Military history fans are usually drawn to the Rybachy and Sredny peninsulas, and to the island of Kil’din. These places saw intense fighting during WW2. Remnants of fortifications, guns, shells and other artifacts are still abundant.
Visiting these places for foreign travellers, however, involves considerable difficulties. Rybachy, Sredny, and Kil’din are among pre-border territories, and a foreign citizen needs a permit from FSB to get there. The procedure involves writing a detailed application that takes no less than two months to consider and can be turned down without even an explanation. Attempting to visit these places without a permit may result in a fine and loss of visa, if not an accusation of spying, with all the ugly consequences.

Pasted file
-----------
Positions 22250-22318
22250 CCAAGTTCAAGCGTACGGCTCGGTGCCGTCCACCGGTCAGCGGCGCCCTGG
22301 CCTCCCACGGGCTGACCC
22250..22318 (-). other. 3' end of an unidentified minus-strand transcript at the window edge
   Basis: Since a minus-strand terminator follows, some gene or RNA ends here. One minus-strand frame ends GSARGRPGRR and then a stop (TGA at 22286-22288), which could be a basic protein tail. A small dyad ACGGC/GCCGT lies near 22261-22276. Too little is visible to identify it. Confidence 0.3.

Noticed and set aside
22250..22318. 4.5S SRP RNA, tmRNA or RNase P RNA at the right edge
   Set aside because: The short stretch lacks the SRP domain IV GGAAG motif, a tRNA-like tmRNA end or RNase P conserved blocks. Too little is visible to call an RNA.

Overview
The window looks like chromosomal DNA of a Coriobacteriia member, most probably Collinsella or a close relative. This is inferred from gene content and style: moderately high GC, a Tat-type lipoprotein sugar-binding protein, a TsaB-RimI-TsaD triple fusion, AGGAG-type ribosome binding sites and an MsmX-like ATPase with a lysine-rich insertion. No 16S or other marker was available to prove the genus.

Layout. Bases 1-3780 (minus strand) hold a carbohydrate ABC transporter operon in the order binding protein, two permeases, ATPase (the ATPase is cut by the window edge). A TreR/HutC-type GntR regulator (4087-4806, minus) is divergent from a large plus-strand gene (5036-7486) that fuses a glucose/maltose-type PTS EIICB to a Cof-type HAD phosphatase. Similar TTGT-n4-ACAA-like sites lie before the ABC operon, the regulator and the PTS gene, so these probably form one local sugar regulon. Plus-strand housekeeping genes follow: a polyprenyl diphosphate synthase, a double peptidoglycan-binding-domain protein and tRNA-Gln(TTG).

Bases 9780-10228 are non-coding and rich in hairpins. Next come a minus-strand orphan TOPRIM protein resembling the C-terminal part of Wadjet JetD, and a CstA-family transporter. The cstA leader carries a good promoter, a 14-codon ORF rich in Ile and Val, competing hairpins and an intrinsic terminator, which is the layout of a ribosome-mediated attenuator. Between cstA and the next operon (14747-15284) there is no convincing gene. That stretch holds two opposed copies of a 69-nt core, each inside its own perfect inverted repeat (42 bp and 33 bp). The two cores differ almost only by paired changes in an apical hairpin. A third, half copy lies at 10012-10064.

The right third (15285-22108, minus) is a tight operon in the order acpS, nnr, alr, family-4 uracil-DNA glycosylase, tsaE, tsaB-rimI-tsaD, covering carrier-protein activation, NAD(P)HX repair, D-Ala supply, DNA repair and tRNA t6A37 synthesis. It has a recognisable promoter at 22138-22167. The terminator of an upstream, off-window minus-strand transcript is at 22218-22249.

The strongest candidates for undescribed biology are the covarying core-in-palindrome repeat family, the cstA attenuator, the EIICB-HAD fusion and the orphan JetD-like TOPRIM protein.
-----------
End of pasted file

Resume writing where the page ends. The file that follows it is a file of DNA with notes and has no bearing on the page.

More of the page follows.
At the moment we are looking into alternative routes on the Kola Peninsula that do not require special permits for fans of military history. There are several places just as history-saturated as Rybachy. These places however are not well represented in the Internet, so the interest from travellers, especially from abroad, is much lower there.
Examples of places where we can help you with organizing a trip, guide, driver, and translator:
1. The City of Medvezhyegorsk, 500km south of Kandalaksha. Finnish fortifications of WW2 era. Underground bunkers, trenches, communication lines. Well-preserved. A local guide and an all-terrain vehicle are highly desirable.
Not far from Kandalaksha (14km) there is a German cemetery where lie 1000 interned Germans.
3. From Kandalaksha by car one can go towards Alakurtti to see the Verman frontline, where Russian troops were facing Wehrmacht’s XXXVI corps and Finland’s 6th Infantry Division. The total length of the fortification line is 30km. You will still be able to see trenches, dugouts, and lots of barbed wire.
These are the first alternatives to the Rybachy peninsula that come to mind not requiring permits. We’ll continue looking around for places that would be of interest to fans of military history.